Ghazal 227, Verse 2


fashaar-e tangii-e ;xalvat se bantii hai shabnam
.sabaa jo ;Gunche ke parde me;N jaa nikaltii hai

1) from the compression/scattering of the narrowness of privacy, dew is created
2) when the morning-breeze, having gone into the pardah/veil of the bud, emerges


fashaar : 'Squeezing, pressing (with the hand); compression, constriction; --a scattering; diffusion (= fishaanii )'. (Platts p.781)


fashaar : 'A scattering; diffusion; compression, constriction, squeezing; the piercing of one thing with another'. (Steingass p.930)


From the compression of the privacy of the bud, the spring breeze becomes dew; as if the bud, having found it in a narrow alley, so twists it that out of shame it perspires. In this verse, apparently without the author's intention, one idea has emerged: [the double meaning of jaa in] jaa-e tang me;N jaa niklii . This kind of .zil((a is contrary to the author's style; for this reason, it seems that the idea was created without his intention. But it's not devoid of pleasure. (255)

== Nazm page 255

Bekhud Dihlavi:

He says, 'If the spring breeze wanders around lost in the privacy of the bud, then the bud takes it in its embrace and so squeezes it that out of shame it 'turns to water' [sharm se paanii panii honaa] and becomes dew'. (312)

Bekhud Mohani:

Drops of dew are visible on the buds; the poet makes a poetic explanation, that what you consider to be 'dew' is that when the morning breeze, having gone into the pardah of the bud, emerges, the bud so squeezes it that that very breeze turns to dew. (462)


VEIL: {6,1}

Alas, the commentators give the poet no credit for his brilliant, doubly-activated use of fashaar . It's the first word in the verse, and by no coincidence it has two meanings (see the definitions above) that are both opposite and apposite. It's perfectly plausible that drops of liquid would appear during a process of 'squeezing' or compressing something, as happens for example when paneer is made. But it's also possible that drops of liquid would appear in a kind of 'scattering', as the breeze bursts its way out of the tightness of the bud and perhaps forces the bud open, or at least vigorously shakes free some organic fluid or 'perspiration' from the heart of the flower.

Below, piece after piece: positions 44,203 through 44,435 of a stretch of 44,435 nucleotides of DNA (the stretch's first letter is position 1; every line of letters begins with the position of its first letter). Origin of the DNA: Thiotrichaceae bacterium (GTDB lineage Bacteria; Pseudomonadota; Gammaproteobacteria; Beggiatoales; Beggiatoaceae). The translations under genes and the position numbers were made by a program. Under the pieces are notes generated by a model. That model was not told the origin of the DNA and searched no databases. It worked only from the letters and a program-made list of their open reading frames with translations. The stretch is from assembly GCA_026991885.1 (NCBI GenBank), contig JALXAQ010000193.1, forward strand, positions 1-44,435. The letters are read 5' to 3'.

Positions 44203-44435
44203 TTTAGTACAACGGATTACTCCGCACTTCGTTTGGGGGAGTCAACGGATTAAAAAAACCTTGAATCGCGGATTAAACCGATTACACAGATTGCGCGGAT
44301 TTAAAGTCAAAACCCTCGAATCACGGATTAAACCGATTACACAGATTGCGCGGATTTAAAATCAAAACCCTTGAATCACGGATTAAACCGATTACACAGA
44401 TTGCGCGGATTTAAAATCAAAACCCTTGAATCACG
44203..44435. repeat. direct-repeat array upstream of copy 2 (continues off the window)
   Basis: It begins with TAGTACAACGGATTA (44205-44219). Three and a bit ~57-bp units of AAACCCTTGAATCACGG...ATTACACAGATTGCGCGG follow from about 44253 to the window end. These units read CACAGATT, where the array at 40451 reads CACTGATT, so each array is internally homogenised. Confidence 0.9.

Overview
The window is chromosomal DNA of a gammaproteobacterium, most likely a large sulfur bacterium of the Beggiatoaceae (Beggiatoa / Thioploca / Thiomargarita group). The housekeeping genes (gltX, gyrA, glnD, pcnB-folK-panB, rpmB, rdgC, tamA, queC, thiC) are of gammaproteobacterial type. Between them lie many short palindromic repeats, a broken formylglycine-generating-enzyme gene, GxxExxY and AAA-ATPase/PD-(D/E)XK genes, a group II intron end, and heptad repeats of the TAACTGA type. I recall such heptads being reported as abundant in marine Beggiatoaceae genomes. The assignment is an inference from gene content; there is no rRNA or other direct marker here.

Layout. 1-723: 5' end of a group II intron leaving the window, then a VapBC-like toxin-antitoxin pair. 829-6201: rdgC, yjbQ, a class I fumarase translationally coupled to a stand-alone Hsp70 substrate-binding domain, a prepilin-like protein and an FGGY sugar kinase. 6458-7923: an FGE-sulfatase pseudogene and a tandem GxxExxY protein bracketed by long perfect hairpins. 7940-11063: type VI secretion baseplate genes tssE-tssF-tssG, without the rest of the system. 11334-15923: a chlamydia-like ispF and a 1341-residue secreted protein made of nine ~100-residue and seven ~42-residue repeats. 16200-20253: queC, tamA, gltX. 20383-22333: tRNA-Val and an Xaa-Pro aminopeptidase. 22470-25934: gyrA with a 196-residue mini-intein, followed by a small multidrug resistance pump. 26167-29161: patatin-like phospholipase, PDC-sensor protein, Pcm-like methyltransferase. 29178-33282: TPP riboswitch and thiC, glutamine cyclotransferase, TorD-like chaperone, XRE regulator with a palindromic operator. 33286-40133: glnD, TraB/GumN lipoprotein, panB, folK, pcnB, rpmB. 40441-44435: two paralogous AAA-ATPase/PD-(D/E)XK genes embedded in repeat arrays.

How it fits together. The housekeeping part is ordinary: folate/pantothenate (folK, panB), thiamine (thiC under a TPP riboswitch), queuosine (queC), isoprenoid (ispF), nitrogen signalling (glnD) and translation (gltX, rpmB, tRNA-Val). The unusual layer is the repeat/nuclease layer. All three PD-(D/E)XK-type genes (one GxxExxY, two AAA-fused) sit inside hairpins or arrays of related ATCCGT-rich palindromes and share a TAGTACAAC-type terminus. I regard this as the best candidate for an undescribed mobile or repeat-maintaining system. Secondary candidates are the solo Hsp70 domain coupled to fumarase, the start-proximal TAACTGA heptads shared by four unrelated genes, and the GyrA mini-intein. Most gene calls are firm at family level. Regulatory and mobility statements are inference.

Thus the first line tells us either that dew comes from a compression inside the bud, or that dew comes from a breaking up (and 'scattering') of the compression inside the bud. Both readings are grounded in the two senses of fashaar , and further enabled by the i.zaafat that follows it (is that 'of' to be read as 'done by', or 'done to'?). By no coincidence, both readings work perfectly well with the rest of the first line. If we're going to be able to choose decisively between them, we'll have to wait-- as long as possible, of course, under mushairah performance conditions-- for the second line to give us some clarifying details.

And does it? Of course it doesn't; we're nearly through the divan by now and we all know by now how Ghalib loves to mess with our minds. The second line, by no coincidence, gives equal emphasis to both processes: first, the morning breeze's going into the bud-- where all kinds of compression can easily take place, entirely screened from our view; and second, the morning breeze's emergence-- which can easily be imagined as the kind of rough, abrupt, almost violent struggle that would be accompanied by a spray of droplets. (For an example of this kind of urgent, bursting-out departure, see {6,2}.)

In fact, we could almost consider this a verse of erotic suggestion. (For other such verses, see {99,4}.) The commentators generally take the bud to be the aggressor, the 'squeezer' or embarrassment-creator, and the morning breeze to be the victim of pressure or shame. But the verse seems to be set up the other way around: it's the 'going in' and 'coming out' of the breeze that shapes the action, with no indication of any special agency possessed by the bud. The fact that the bud lives in 'privacy' and 'narrowness' and 'pardah' contributes to a kind of feminized passivity for it. And of course we know that the breeze is tough and shameless, it's a survivor, it will long outlive the bud. In fact it's destined to scatter, all too soon, the petals of the dying rose.